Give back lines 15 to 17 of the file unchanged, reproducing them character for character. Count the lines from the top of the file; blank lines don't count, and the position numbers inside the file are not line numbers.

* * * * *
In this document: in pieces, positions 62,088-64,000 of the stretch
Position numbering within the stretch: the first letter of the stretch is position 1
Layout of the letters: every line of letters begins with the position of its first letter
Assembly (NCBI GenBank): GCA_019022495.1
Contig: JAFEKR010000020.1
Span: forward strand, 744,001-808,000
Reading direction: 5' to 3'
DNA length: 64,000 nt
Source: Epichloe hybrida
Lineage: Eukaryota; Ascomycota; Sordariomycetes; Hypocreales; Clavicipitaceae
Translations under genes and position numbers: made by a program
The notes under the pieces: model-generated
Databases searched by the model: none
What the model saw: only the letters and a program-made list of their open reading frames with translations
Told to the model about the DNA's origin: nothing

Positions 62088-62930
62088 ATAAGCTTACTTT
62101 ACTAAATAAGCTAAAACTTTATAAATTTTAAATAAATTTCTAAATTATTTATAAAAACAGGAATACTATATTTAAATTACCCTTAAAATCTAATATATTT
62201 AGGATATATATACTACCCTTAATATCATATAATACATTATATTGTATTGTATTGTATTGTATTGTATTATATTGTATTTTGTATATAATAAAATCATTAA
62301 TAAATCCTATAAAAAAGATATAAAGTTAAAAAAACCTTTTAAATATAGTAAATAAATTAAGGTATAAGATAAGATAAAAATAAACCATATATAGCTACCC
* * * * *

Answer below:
Told to the model about the DNA's origin: nothing

Positions 62088-62930
62088 ATAAGCTTACTTT